Sitting at a party with friends and family, someone mentioned an acquaintance whose husband and mother-in-law had beaten her mercilessly earlier that day, in front of her twelve year old daughter. If the details were not horrific enough, what appalled me further, was the barrage of comments that followed. I am still reeling in the aftermath of the revelation.
Male 1 : I have heard this has happened before, but I know the husband’s family. I do not think they are capable of doing this.
Female 1 : She must have said or done something nasty, I am sure.
Female 2 : Women should realise that men are aggressive and know when to back off or otherwise face the consequences.
Me: Isn’t this his second marriage? Didn’t his first wife leave for similar reasons?
Male 2 : That may be the case but she got married knowing his past, whether it is true or not. Why would she marry him if she knew he was a wife beater?
Male 3 : Even if he has temper issues, forewarned is forearmed. Why create situations that lead to this sort of outcome?
Female 3 : I agree. She must have done something to provoke him. Think about it. It seems she had a black eye, bruises all over her face and body. Her mother-in-law’s nails left scratch marks on her neck. I am sure she must have hit back too. I mean, I am quite sure she would have.
Female 1 : She called me to ask if her daughter and she could stay over till she figured out what to do. She was crying and I felt bad but I cannot get involved in someone’s personal life. They have to sort out their own matters.
Female 2: That was wise of you. I believe this has happened a few times before. Since she has no surviving close family, she would keep turning up at your doorstep at every little tiff in their house.
Male 2 : In all honesty, he has money and decent looks. We were all wondering what he saw in her. She has to adjust. That shit happens in marriages. She should put it behind her for the sake of the child. Where will she go? If she goes to the cops, she has ruined her future and that of her daughter, along with the family reputation. We are not out to raise our hands on women unless the woman really pushes the wrong buttons.
Female Chorus and Male Chorus : I agree. She must have done something to provoke him.
I listened, flabbergasted. I protested vehemently and was brushed off. I sat at a dinner table with friends and family, who I thought I knew. I realised, after all these years, that I knew nothing about them. Nothing at all. This was a lost battle and I laid down my arms temporarily, but my words are my sword and I will have my say, one way or another. I will speak up for all those women who do not have a voice because it is muffled under violence and then smothered further by the insensitivity of society.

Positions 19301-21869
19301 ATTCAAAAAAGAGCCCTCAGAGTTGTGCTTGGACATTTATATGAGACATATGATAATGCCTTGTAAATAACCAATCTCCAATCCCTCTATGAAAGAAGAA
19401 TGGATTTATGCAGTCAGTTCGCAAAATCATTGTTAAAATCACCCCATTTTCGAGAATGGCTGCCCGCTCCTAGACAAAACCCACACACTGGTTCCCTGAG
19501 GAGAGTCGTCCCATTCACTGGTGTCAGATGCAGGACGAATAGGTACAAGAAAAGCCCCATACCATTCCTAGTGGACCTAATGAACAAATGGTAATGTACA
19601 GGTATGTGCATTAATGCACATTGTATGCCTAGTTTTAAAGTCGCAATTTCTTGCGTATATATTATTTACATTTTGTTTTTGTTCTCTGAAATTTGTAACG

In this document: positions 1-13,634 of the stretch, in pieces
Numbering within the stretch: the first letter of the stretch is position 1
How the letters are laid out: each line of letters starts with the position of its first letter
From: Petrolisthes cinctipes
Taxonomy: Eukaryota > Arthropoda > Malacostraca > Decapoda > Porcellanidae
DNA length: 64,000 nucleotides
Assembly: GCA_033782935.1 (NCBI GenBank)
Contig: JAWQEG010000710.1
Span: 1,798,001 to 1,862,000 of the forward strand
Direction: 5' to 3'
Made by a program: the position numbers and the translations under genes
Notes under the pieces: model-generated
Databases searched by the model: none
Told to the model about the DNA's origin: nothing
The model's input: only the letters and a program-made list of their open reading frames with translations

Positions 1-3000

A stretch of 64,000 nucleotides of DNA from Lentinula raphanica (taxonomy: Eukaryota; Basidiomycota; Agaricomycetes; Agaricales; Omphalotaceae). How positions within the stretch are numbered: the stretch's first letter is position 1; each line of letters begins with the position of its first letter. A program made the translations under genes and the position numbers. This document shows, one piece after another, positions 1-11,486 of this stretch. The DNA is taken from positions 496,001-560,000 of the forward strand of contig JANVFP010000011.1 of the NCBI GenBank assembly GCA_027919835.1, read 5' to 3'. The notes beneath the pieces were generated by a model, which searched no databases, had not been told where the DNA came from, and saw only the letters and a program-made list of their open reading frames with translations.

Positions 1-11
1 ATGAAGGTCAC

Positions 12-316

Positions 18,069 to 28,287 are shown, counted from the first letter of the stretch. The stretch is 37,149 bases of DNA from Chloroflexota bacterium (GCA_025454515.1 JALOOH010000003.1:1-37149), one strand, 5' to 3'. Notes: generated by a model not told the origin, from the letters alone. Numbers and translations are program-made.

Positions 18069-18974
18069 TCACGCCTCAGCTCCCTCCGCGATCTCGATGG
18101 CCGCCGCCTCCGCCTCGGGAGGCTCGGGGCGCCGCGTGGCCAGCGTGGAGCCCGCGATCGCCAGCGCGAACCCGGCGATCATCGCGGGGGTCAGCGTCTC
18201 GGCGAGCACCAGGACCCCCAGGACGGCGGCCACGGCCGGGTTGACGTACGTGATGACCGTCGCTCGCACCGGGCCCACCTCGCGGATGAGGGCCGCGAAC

So she provoked him. So what? She disagreed with him? Nagged him? Criticised him? Whatever she did, can it condone raising a hand brutally and collectively on her? Vocalise your rage if needed. Would these standards apply to your own daughters, sisters or mothers? Will you continue to wear the sanctimonious rose – tinted glasses if it is your daughter who underwent this aggression and will you pardon the man who beats her to a pulp? If she was bludgeoned to death in a fit of rage, is that the outcome you seek, to condemn this kind of atrocity? Who are you, me or anyone to be a moral barometer in someone’s bedroom? Who are we, to be judge and jury and apply our standards of justice on another? Violence is unacceptable. Period.
Under provocation, animals are supposed to lash out, not human beings. We were placed on the top of the hierarchy because we were gifted with rationale, emotion and intellect. Yet, we sink so rapidly into base behaviour. Yes, we get angry. No, we do not have the license to give that anger, free rein and unleash it on another person. Yes, we are emotional. No, we cannot cast aside emotion and be so desensitised that we find excuses for the cruel acts of others. Let us not remain panelists on a talk show but become activists on the stage of justice.
I am a humanist, first and a feminist, second. Yes, she provoked me. She provoked me enough to stand up for her. Through intervention or interaction, I stand by her and every woman or man who is at the receiving end of violence. To all of you, I want to say…
‘Do not get buried under the weight of your gaping wounds. Reach out. You are not alone. There are many of us, beyond the confines of limited thinking, who will shield you, till you bloom into the beautiful person you were born to be.’
Alisha “Priti” Kirpalani is the author of “A Smattering Of Darkness: Short and Shorter Twisted Tales,” (available on Kindle Unlimited) a collection of short stories of varying lengths encapsulating the grey shades of the human psyche. Her new novel will be released later this year.